After finding our way to Crane Pond Road, we began down the trail, which was clearly an old road, with rusted drainage pipes, choppy pavement, and twisted guardrails leftover. The road wound through the trees and eventually found it's way to Alder Pond, which offered a view toward Pharaoh Mountain.
The path wrapped around the water until it brought us to Crane Pond, where we crossed Alder Creek, which was moving with a fast current. We crossed over a very rickety bridge, and signed the register, which was just slightly uphill from here. After that, we continued until we found the junction going up to the summit. Here, there was also an old foundation.
After a few miles, we finally started gaining elevation, as the trail began to head directly for the summit of Pharaoh Mountain. The path followed an old cart road for a while, until it finally started to climb up some enclosed ledges that were laden with moss. Once the trail left the ledges, it entered the forest again, and wound up to the summit, which had great views looking west.
From this ledge, which is the highest point, you can see some of the high peaks, specifically Mt.Marcy, Mt.Skylight, Macomb Mountain, Dix Mountain, Mt.Grace, Giant Mountain, Rocky Peak Ridge, and many more. You can also see Crane Mountain, Gore Mountain, and Snowy Mountain to the west.
|Looking to the high peaks, with Hoffman Mountain to the left.|
|Looking southwest, with Crane Mountain to the far left and Gore Mountain to the far right.|
|The high peaks:Skylight, Marcy, Haystack, Basin, Saddleback, Gothics, Nippletop, Macomb, Dix, Grace, Giant|
While this is a fantastic view, it's not the only one on the summit. Two large ledges on the northeast side of the peak offer views up to the high peaks and into Vermont and the Champlain Valley. Much of the Green Mountains can be seen, including Camels Hump, Mt.Ellen, Mt.Abraham, Breadloaf Mountain, Pico Peak, and Killington Peak. Treadway Mountain can also be seen in the foreground.
|The view from northern ledge.|
|The view north from the other ledge, with Giant Mountain to the far left.|
|Looking northeast toward Treadway Mountain (foreground).|
|Camels Hump in the far distance.|
Right beside these ledges happens to be a legal tentsite, within twenty yards of the view. We set up camp in anticipation of viewing an amazing sunrise and sunset, and even had a fire. With the temperature lowering, we explored the summit further, and discovered another ledge with views looking to Pharaoh Lake.
From this ledge, there is also a great view of the Lake George area, specifically Black Mountain and Erebus Mountain, along with the numerous peaks of the Lake George Wild Forest and the Tongue Range. There is also a great view of the Coolidge Range in Vermont from here, home to Killington Peak and Pico Peak. Equinox Mountain and Dorset Peak are also visible in the distance.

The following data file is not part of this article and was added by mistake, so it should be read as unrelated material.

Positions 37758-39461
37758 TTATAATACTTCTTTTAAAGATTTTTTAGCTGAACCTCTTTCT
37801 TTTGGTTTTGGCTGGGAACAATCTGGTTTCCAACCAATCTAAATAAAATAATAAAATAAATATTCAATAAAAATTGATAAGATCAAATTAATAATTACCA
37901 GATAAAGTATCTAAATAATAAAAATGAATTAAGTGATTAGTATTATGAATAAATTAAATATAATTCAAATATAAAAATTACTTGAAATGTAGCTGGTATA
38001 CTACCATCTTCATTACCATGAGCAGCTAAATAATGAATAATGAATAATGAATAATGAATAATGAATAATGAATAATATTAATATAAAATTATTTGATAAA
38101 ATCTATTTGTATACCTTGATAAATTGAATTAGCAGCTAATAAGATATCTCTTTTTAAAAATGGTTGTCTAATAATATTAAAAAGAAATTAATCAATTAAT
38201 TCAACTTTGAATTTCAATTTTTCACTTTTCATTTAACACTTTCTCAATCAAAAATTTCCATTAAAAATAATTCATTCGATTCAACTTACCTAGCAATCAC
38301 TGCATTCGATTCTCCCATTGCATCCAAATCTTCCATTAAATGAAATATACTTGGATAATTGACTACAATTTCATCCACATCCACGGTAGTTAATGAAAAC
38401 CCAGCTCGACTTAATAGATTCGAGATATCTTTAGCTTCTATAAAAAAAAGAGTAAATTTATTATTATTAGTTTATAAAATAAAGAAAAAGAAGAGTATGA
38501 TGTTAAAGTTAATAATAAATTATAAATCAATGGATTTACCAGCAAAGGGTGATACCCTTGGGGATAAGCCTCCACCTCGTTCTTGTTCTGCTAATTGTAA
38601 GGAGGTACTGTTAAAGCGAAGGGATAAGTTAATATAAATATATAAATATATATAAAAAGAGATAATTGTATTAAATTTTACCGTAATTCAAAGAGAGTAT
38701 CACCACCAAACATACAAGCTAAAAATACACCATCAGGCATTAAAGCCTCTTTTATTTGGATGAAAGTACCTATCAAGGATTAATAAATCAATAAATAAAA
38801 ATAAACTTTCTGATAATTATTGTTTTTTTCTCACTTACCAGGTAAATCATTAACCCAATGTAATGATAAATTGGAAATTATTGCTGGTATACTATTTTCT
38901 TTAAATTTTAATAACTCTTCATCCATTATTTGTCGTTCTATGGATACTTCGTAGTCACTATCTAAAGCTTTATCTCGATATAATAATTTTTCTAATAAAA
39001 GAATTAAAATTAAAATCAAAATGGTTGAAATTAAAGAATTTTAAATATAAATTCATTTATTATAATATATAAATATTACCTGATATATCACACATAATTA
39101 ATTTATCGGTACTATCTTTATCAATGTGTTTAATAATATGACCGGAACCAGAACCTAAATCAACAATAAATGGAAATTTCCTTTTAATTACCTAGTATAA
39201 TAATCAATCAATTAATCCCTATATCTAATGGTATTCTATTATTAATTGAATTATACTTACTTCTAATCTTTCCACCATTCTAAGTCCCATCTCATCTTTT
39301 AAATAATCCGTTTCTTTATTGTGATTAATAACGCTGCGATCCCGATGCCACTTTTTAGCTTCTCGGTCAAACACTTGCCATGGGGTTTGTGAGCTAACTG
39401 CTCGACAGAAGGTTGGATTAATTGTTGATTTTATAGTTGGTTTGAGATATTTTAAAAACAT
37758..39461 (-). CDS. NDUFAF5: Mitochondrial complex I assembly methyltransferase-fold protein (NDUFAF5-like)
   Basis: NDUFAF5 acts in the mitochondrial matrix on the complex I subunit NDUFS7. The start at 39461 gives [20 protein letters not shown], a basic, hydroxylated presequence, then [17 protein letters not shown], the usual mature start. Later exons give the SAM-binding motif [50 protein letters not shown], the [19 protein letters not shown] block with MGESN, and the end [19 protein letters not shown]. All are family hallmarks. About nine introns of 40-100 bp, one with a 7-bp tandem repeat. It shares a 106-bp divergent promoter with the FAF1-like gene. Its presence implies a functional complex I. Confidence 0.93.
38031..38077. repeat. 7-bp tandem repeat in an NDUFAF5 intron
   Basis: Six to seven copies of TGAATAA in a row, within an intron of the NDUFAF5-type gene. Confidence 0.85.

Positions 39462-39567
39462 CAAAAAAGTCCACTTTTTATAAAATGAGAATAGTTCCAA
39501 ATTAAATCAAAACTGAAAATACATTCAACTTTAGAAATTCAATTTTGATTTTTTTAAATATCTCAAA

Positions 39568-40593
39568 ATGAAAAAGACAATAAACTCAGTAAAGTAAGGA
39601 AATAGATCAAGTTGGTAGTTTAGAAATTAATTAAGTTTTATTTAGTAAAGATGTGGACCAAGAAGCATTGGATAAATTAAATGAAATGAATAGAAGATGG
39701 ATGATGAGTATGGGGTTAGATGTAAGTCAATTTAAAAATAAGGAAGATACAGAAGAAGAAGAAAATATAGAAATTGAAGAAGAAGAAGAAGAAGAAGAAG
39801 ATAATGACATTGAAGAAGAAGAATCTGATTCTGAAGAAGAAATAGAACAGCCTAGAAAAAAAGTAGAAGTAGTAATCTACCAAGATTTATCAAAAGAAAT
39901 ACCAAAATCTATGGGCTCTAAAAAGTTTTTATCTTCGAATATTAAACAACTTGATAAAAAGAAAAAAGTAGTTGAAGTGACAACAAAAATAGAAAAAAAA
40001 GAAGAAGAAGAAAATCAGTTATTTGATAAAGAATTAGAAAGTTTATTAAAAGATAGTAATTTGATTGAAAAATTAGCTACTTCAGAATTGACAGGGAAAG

|The peaks of Lake George, with Black Mountain in the center and Erebus Mountain to the far right.|
The sky began to change color, and after sitting by the fire for a while, we went to the summit to see the sunset, but sadly, clouds had rolled in and blocked the horizon, so our sunset had been compromised. We were still able to enjoy the evening views.
|Crane Mountain and Gore Mountain during what should be sunset.|
|Skylight, Marcy, and Haystack in the evening.|
|During sunset: Killington Peak and Pico Peak can be seen in the distance.|
We woke up early that morning with hopes of witnessing an amazing sunrise, but that had been hidden away by clouds as well. There were some pleasant colors visible in the sky over Camels Hump, but besides that, the sunrise wasn't visible. At this point, we packed up camp and began to head for Pharaoh Lake.
The other side of the mountain was steeper, but easy. The trail passed through a beautiful mossy forest, then atop some covered ledges, with minor views out to Treadway Mountain and the distant Green Mountains. We finally made it to the lake a few minutes later, where the water was calm, and the air was cool.
We walked along the northern shore of the Lake, which was very quiet and still. In fact, the only way to access this impressive lake is to hike to it! While clouds lurked above, distant hills were still visible across the lake. We passed several camp sites, and several views toward the water. It was a pleasant walk, but we finally reached the junction, and began to head back to Crane Pond.
Along the way, we came upon a few flooded areas and large blow-downs, so it's safe to say, this trail hasn't been cleared in a while. We finally came to Glidden Marsh, which, much like Pharaoh Lake, was quiet and still. We were expecting to see at least one moose, but we were unable to see one. The trail was pleasant here, and gently cruised along the shore until it reached a bridge.
From here, we got back to the register, and headed out of the wilderness. I hope to return here soon, as it is a beautiful forest, with many more areas to explore. Due to the cloudy skies, we will likely be back out camping later this month. I can't wait to see what summer will bring, and I hope a beautiful hike like this is only the beginning.